William Dean Howells (1837-1920), writer, critic and pioneer of the American realist school, was one of the most influential writers of American fiction during the last quarter of the 19th century. A lifelong friend of Mark Twain and a contemporary of Hawthorne, Thoreau, and Emerson, Howells' own literary career took off with his novel, A Modern Instance, but The Rise of Silas Lapham is his best-known work. Widely acknowledged as the "American Dean of Letters," Howells was one of the first seven chosen for membership in the American Academy of Arts and Letters, of which he later became president, and which instituted its Howells Medal for Fiction in 1915.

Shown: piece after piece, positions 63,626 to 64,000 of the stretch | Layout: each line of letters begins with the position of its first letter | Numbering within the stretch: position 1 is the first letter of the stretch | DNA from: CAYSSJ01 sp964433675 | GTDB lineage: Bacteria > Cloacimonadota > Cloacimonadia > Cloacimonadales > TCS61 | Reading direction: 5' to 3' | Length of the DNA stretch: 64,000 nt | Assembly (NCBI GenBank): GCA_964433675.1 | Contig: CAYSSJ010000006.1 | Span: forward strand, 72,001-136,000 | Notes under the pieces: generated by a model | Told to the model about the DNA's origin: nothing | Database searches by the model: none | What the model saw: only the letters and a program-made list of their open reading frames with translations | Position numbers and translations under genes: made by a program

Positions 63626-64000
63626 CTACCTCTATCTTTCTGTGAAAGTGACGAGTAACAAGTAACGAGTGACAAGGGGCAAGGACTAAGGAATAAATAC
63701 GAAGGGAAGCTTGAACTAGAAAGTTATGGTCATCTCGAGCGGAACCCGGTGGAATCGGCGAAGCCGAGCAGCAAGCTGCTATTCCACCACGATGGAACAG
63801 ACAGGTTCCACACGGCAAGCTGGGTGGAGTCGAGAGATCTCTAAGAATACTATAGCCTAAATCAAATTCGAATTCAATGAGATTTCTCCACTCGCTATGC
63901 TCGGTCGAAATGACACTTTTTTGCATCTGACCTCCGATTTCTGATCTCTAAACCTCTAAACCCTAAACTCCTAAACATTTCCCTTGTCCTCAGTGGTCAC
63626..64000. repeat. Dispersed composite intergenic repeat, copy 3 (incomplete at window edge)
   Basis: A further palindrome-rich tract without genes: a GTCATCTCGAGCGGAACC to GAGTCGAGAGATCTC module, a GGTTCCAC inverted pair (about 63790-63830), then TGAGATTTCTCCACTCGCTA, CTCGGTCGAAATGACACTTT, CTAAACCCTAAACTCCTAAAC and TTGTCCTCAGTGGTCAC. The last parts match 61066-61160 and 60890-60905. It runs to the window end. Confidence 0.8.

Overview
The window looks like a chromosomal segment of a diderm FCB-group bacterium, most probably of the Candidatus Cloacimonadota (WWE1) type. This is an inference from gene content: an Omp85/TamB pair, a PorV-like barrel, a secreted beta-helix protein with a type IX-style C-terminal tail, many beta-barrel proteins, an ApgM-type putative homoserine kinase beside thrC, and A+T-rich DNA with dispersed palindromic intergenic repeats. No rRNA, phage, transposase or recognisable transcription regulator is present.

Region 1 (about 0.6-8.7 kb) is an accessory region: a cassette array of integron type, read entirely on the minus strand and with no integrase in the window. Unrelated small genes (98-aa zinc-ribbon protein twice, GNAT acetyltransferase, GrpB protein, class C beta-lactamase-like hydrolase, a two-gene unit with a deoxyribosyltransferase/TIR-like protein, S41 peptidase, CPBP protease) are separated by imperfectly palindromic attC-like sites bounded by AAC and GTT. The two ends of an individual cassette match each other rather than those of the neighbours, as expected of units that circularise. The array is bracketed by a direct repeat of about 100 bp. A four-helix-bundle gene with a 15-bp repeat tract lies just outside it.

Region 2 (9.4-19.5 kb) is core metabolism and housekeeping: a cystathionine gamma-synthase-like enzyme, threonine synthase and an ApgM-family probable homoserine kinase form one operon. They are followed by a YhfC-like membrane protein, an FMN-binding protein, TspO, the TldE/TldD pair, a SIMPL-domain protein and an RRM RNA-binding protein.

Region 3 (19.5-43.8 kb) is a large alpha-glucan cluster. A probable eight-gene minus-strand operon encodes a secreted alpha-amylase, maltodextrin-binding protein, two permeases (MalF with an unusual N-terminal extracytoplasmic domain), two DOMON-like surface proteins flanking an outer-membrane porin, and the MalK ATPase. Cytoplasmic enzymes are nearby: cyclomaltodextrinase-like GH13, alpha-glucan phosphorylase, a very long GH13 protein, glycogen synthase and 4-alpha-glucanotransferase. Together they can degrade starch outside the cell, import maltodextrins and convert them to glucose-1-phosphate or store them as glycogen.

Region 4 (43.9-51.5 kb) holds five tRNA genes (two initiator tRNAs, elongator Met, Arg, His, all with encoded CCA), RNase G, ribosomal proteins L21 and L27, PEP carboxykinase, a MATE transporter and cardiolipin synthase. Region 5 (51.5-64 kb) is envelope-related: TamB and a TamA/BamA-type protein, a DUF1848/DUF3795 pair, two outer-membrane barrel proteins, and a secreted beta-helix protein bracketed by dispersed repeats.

Matthew Stevenson is a former editor at Harper's magazine. He remains a contributing editor to Harper's and writes for several other publications including American Scholar, Vanity Fair and the American Spectator. He is also author of Mentioned in Dispatches.